Study shows huge value of Covid era cycling infrastructure investment

A new study drawing on data from over 100 EU cities has concluded that Covid-era cycling infrastructure provision has already demonstrated a high return on investment, growing cycling rates by between 11 and 48%, on average.

Authors Sebastian Kraus and Nicholas Koch calculate that such impressive growth across Europe will generate somewhere between $1 billion and $7 billion in health benefits alone, if new cycling habits are retained; and much of that will hinge on the favourable cycling conditions remaining. Sadly, in many instances lanes have been removed as quickly as they have arrived, despite evidence showing improvements.

106 European cities had their daily bicycle count data combed to spot trends by the researchers, who discovered that during this pandemic period cities have added an average of 11.5km of provisional pop up cycle lanes.

The authors found that by July 8th of 2020 European cities had already responded by announcing 2,000km of infrastructure that is typically either marked or protected, largely in a bid to reduce the transmission of the illness by giving people broader transport options outside of public transit.

“Major disruptions to public transport, such as strikes, cause people to reconsider their habits and the provision of dedicated infrastructure has been identified as an important means to increase cycling. Thus, the fast provision of new bike infrastructure during the COVID-19 pandemic is a suitable policy experiment to investigate the responsiveness of cycling under conducive conditions,” start the authors in their assessment of the research task.

Applying the cycle counter data to a heatmap graph the researchers were able to visually illustrate just how stark the differences have been for some cities, particularly those known to have made substantial investments.

Berlin and Dublin are shown to had been the most consistent investors in the infrastructure throughout the summer of 2020, while Paris made the most standout and noticeable changes in a spell running May to July.

The pooled data, which accounts for Covid policy fluctuations over time, shows a very clear spike in cycling numbers both in the short and longer term when the provision of cycling infrastructure began to accelerate. Benchmarking against the prior data the researchers demonstrated an increase of 41.5% in cycling across treated (March 2020 defined as time of treatment) and controlled cities over time induced by policy changes.

As has been raised before, getting underserved communities moving by bike is identified as an open goal for policymakers, in particular when it comes to provision of things like bike share and infrastructure links to deprived communities.

“We find robust evidence for substantial short-run increases in cycling in European cities due to new provisional cycling infrastructure,” state the authors, leading into a section that discusses return on investment, with particular reference to health benefits for cities and users of active travel schemes.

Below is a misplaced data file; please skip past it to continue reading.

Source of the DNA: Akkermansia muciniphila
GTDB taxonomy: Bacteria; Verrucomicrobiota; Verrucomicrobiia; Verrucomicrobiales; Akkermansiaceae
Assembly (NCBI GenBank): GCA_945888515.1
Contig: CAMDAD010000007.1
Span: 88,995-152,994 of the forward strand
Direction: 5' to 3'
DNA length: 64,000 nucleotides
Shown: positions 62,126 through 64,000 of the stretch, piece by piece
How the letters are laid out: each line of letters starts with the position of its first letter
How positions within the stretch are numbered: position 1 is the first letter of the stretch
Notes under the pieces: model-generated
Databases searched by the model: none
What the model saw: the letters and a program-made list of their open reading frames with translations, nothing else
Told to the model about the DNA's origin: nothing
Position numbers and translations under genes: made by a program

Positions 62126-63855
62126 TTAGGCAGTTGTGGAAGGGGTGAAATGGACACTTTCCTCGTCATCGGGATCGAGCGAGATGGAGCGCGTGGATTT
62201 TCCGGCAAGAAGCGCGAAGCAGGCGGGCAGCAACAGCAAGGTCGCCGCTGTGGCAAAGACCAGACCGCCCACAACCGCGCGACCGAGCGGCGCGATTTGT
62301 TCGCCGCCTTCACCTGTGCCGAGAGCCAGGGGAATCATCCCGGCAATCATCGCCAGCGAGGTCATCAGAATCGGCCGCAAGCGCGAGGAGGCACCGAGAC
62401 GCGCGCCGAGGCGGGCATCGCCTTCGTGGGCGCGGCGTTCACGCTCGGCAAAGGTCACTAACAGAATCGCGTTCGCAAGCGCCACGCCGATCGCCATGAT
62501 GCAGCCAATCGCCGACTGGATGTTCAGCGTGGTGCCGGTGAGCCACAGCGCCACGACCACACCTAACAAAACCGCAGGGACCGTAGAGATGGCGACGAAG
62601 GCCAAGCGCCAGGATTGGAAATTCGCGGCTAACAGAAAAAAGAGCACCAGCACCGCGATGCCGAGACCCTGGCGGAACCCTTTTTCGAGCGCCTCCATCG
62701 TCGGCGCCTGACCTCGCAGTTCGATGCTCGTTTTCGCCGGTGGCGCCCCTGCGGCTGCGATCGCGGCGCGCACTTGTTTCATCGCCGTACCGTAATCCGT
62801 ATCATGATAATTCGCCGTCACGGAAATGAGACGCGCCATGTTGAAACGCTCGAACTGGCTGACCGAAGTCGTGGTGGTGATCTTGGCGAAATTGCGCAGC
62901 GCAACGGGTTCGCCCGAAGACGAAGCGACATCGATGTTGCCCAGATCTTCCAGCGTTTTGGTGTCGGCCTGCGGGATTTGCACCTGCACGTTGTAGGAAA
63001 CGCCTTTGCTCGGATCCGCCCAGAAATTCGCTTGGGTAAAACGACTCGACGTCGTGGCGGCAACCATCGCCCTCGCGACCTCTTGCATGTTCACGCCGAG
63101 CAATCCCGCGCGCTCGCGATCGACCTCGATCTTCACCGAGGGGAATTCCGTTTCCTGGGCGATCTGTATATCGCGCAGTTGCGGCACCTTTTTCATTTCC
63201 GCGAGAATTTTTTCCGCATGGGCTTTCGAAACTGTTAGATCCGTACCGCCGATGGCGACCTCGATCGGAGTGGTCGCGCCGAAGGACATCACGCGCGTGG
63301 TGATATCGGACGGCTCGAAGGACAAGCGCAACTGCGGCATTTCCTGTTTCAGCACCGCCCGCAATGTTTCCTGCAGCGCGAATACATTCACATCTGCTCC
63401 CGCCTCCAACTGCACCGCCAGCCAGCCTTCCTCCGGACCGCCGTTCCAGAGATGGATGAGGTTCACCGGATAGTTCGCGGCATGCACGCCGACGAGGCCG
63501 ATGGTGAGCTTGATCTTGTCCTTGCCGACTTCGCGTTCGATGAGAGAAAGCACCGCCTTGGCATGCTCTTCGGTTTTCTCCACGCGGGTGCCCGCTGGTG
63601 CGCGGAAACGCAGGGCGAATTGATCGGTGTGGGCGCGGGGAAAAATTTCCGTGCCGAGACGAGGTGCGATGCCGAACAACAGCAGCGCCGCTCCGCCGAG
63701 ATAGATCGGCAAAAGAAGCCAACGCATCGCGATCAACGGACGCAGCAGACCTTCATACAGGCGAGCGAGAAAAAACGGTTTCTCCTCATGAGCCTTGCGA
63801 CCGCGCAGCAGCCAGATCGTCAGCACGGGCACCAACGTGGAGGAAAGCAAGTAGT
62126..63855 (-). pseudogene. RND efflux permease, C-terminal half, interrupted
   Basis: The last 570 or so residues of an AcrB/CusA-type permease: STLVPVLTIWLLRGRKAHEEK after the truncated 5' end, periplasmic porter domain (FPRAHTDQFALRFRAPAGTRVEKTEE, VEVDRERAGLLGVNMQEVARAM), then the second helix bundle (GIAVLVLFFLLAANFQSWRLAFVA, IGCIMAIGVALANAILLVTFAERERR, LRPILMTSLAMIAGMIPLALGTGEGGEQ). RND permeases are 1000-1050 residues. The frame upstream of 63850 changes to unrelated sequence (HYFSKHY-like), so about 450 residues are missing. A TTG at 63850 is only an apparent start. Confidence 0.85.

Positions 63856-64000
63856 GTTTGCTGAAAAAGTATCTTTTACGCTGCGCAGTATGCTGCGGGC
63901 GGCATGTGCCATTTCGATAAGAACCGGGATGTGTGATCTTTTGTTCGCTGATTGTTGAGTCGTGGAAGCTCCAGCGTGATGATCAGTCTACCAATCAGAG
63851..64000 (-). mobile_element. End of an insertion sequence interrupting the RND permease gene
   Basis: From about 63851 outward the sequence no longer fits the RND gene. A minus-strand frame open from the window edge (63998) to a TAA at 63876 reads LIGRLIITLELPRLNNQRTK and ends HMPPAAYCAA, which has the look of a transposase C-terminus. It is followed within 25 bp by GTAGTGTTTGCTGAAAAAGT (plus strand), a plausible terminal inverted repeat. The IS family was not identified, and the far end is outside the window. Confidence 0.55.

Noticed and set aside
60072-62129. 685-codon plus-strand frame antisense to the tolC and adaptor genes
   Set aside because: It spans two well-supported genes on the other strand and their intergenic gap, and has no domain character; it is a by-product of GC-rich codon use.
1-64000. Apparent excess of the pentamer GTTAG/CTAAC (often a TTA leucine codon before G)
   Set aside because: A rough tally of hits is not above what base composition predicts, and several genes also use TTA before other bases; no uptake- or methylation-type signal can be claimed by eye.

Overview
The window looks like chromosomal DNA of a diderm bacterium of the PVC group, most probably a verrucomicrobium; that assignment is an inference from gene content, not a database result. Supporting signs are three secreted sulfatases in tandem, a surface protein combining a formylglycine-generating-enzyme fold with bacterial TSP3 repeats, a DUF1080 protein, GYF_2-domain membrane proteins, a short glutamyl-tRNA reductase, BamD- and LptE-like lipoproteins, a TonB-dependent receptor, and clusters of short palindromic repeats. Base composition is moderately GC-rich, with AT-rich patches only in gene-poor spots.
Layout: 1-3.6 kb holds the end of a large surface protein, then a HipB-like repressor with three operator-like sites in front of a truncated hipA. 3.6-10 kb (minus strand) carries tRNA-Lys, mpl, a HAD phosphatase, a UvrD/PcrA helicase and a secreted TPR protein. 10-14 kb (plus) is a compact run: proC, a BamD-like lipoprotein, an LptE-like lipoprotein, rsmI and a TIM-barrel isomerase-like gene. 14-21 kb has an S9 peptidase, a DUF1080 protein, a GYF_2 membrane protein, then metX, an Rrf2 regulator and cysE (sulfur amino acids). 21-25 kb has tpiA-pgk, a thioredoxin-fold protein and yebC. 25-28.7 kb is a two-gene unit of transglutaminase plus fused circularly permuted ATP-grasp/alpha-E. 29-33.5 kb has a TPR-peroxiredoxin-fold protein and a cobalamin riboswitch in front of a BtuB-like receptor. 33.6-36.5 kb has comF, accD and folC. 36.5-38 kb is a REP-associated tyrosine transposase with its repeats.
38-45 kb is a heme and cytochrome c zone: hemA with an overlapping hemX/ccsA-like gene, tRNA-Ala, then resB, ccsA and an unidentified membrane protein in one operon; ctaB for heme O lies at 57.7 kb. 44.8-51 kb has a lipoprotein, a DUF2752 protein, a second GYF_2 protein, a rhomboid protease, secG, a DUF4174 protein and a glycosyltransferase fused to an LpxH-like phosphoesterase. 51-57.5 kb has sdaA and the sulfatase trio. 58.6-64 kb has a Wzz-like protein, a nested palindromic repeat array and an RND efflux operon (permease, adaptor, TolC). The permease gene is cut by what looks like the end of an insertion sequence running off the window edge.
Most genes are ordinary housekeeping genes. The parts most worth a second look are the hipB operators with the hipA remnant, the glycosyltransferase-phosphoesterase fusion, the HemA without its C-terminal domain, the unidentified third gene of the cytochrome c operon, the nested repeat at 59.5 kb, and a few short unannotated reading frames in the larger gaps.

“The direct cost of cycling infrastructure is low. At the higher end, 1 km of bike lane in Sevilla has previously cost €250,000. However, Berlin’s approach of iterative planning with provisional infrastructure during the pandemic has for instance reduced costs to €9,500/km as of July 2020. These costs are small compared to the substantial health benefits from the new infrastructure. Previous research has found that every kilometre of cycling generates health benefits of $0.45,” write the authors.

Extrapolating this finding it is reasonable to conclude that the investments made across Europe add up in cost to benefit terms quickly with the cycle counter growth confirming the success of infrastructure.

The economic benefit in the first months of the cycle lane rollout are therefore calculated to have been worth between $0.5 and $1.7 billion in health benefits. Moving on, the annual calculation based on the data assessed sees the returns swell to between $2.2 billion and $6.9 billion, but only if the lanes were to become permanent and the current cycling rates stick over the long term.

Later in the paper the authors discuss how Europe’s generally denser cities have seen higher success rates where infrastructure has been rolled out than in the United States where highways and city spaces are generally broader.

The author’s data was drawn on from the European Cyclists Federation Covid Cycling Measures tracker and then cross referenced against European Urban Audit 2020 information.

There’s no shortage of similar data forging a concrete link between safe cycling infrastructure and fresh cycling uptake. For example, in this Danish Cycle Superhighway Bicycle Account it was found that on average, with the appearance of safe lanes came a 23% increase in cyclists versus data stretching back to 2010 when less lanes existed. Likewise, a Simon Fraser University study published in the International Journal of Behavioral Nutrition and Physical Activity found that car miles decrease in favour of boosted cycling where safe lanes appear

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